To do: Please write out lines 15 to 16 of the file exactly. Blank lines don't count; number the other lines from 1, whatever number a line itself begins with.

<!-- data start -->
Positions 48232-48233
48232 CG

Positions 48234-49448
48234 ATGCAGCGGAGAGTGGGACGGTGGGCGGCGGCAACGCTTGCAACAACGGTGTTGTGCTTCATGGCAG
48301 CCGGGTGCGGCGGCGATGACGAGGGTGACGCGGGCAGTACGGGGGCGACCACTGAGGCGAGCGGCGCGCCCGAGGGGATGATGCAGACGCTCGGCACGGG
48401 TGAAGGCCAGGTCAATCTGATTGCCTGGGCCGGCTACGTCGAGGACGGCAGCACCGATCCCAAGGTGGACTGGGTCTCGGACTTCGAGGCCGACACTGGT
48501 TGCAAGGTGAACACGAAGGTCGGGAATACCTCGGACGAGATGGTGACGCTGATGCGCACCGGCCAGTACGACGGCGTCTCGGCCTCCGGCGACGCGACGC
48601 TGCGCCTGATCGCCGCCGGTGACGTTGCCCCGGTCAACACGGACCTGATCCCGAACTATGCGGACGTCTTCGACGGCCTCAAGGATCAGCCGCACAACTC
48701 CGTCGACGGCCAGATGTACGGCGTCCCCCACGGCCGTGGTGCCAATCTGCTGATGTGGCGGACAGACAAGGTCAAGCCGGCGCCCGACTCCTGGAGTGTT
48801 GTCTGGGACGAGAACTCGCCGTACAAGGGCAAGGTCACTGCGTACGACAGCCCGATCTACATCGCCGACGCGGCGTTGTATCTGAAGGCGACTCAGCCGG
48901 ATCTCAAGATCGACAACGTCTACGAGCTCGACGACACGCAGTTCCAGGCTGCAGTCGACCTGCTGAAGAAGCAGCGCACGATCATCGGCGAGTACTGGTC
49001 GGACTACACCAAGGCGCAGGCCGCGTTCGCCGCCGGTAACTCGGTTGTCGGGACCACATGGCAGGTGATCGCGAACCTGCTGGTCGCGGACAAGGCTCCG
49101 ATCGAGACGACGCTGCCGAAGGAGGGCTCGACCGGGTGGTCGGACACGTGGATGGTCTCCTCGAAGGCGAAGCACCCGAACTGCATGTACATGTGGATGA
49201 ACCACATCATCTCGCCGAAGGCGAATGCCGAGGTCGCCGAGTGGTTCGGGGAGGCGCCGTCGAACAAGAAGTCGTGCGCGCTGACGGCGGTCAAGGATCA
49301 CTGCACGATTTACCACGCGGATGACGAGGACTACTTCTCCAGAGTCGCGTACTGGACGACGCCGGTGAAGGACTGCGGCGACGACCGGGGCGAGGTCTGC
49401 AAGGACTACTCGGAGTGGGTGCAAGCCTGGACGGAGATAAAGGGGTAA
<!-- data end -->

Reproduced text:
49301 CTGCACGATTTACCACGCGGATGACGAGGACTACTTCTCCAGAGTCGCGTACTGGACGACGCCGGTGAAGGACTGCGGCGACGACCGGGGCGAGGTCTGC
49401 AAGGACTACTCGGAGTGGGTGCAAGCCTGGACGGAGATAAAGGGGTAA